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NANOG Meeting Presentation Abstract

Benefits of Negotiated Interdomain Traffic Engineering
Meeting: NANOG31
Date / Time: 2004-05-24 11:00am - 11:30am
Room: Grand Ballroom
Presenters: Speakers:

Ratul Mahajan, University of Washington

Ratul Mahajan received a B.Tech. degree from the Indian Institute of Technology, Delhi, India, and an M.S. degree from the University of Washington. He is currently pursuing a Ph.D. degree at the University of Washington. His research interests span the entire range of internetworking-related topics. His past work includes a study of global routing configuration errors and discovering Internet topology and routing policies.
David Wetherall, University of Washington.
Thomas Anderson, University of Washington.
Abstract: Current interdomain routing policies are based on information local to each ISP and optimized for the benefit of that ISP. It is known that this combination can to lead to sub-optimal Internet paths and even unpredictable results. Paths can be sub-optimal because decisions that appear locally sound may have adverse global effects, such as when early-exit routing sends packets further from the ultimate destination. Behavior can be unpredictable because the actions of one ISP can have an unintended influence on the other and vice versa, and in the worst case cycles of influence can lead to oscillations as traffic is re-routed. Today, these problems are resolved by operator intervention, not by protocols.

We present work that examines whether two neighboring ISPs can benefit by using automated negotiation to determine the paths of traffic that they exchange. There is an incentive to negotiate only if both ISPs benefit relative to making independent decisions. To see if this is so, we simulated ISP routing choices driven by latency reduction and hotspot avoidance over sixty measured ISP topologies with a variety of traffic models. We find negotiation most valuable as a means of avoiding hotspots. It also provides a modest decrease in latencies, which suggests that the \"price of anarchy\" is low in terms of path length with real ISP topologies, even though it can be substantial in the theoretical worst case. Interestingly, we also find that global optimization (which treats both ISPs as a single larger ISP) is undesirable in the sense that in some cases one ISP can suffer to benefit the other.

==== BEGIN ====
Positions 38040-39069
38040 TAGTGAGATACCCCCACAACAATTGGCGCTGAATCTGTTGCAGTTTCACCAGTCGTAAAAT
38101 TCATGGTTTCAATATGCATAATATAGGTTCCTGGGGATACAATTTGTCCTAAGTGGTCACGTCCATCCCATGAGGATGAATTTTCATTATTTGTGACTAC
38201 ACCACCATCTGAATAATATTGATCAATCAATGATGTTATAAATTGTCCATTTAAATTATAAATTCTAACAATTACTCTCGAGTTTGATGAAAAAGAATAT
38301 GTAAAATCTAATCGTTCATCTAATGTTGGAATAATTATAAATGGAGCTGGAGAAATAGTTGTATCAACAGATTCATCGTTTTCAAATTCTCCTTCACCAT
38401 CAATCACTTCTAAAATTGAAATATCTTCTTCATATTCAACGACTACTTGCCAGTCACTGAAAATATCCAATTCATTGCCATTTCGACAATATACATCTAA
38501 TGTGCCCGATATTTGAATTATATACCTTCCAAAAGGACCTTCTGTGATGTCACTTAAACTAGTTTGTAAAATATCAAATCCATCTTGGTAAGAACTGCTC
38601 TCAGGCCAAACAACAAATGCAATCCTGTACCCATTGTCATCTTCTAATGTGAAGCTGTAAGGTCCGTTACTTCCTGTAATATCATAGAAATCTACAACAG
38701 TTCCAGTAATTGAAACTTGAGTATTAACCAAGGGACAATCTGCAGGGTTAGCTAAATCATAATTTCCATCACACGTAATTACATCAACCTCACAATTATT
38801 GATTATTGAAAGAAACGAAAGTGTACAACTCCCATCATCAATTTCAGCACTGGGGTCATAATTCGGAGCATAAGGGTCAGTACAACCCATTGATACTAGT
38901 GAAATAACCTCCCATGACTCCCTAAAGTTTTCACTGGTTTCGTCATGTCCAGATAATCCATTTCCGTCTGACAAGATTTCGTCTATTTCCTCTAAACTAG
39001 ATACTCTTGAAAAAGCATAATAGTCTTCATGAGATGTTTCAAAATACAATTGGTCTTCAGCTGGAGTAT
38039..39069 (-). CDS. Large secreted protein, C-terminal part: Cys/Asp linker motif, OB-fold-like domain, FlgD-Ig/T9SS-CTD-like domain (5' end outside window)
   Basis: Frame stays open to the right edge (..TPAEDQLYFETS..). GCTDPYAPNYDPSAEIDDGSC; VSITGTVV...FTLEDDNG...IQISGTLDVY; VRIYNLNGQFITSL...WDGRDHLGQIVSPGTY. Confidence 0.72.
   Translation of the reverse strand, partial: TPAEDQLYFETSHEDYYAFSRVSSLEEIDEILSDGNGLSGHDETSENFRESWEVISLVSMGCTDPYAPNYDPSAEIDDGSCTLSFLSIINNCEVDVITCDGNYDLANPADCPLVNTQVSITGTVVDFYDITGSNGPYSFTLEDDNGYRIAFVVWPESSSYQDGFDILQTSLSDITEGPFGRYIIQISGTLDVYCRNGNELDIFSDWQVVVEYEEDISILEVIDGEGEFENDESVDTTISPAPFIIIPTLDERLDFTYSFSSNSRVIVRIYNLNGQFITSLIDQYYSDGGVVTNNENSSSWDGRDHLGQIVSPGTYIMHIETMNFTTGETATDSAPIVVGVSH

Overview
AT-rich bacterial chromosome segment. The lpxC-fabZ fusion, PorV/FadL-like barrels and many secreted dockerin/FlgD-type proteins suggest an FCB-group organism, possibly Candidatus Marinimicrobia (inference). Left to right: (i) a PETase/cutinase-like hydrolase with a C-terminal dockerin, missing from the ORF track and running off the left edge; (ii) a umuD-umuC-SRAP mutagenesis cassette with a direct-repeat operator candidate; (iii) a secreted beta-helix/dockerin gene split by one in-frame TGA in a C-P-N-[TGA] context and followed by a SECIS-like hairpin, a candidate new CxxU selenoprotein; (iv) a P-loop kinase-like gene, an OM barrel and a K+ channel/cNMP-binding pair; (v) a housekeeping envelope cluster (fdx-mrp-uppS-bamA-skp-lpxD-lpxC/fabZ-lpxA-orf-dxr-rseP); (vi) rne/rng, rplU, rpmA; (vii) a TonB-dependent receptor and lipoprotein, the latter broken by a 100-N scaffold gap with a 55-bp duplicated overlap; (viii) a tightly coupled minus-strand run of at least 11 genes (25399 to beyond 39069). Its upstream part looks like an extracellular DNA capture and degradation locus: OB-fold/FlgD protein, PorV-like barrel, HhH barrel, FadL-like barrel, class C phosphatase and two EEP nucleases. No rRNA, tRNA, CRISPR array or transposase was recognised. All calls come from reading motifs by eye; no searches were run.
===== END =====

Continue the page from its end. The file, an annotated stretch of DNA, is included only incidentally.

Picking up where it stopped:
We also describe our first steps towards a practical negotiation protocol. ISPs can already influence each other\'s routing decisions to some extent (e.g., via MEDs and AS-path prepending), but this influence is mostly indirect, coarse, often governed by trial-and-error and supplemented by out-of-band agreements between operators. Our intent is to help operators by relieving them of the bulk of the tedious and error-prone task of responding to traffic engineering problems, such as an overloaded peering link, while allowing them to maintain control over the result. It accommodates competitive concerns by revealing little ISP-internal information and independent ISP management by allowing different optimization criteria. We find that it selects routing strategies that realize most of the potential benefits identified in our study. We are particularly interested in operator feedback on the need for, requirements, and utility of this kind of mechanism.
Files: youtubeBenefits of Negotiated Interdomain Traffic Engineering
pdfRatul Mahajan - Traffic Engineering(PDF)
Sponsors: None.

Back to NANOG31 agenda.

NANOG31 Abstracts

  • Happy Packets - Initial Results
    Speakers:
    Randy Bush, IIJ; Tim GriffinIntel Research; .
    Zhuoqing MaoUniversity of Michigan; .
    Eric PurpusUniversity of Oregon; .
    Dan StutzbachUniversity of Oregon; .
  • Happy Packets - Initial Results
    Speakers:
    Randy Bush, IIJ; Tim GriffinIntel Research; .
    Zhuoqing MaoUniversity of Michigan; .
    Eric PurpusUniversity of Oregon; .
    Dan StutzbachUniversity of Oregon; .
  • Happy Packets - Initial Results
    Speakers:
    Randy Bush, IIJ; Tim GriffinIntel Research; .
    Zhuoqing MaoUniversity of Michigan; .
    Eric PurpusUniversity of Oregon; .
    Dan StutzbachUniversity of Oregon; .
  • Happy Packets - Initial Results
    Speakers:
    Randy Bush, IIJ; Tim GriffinIntel Research; .
    Zhuoqing MaoUniversity of Michigan; .
    Eric PurpusUniversity of Oregon; .
    Dan StutzbachUniversity of Oregon; .
  • Happy Packets - Initial Results
    Speakers:
    Randy Bush, IIJ; Tim GriffinIntel Research; .
    Zhuoqing MaoUniversity of Michigan; .
    Eric PurpusUniversity of Oregon; .
    Dan StutzbachUniversity of Oregon; .

 

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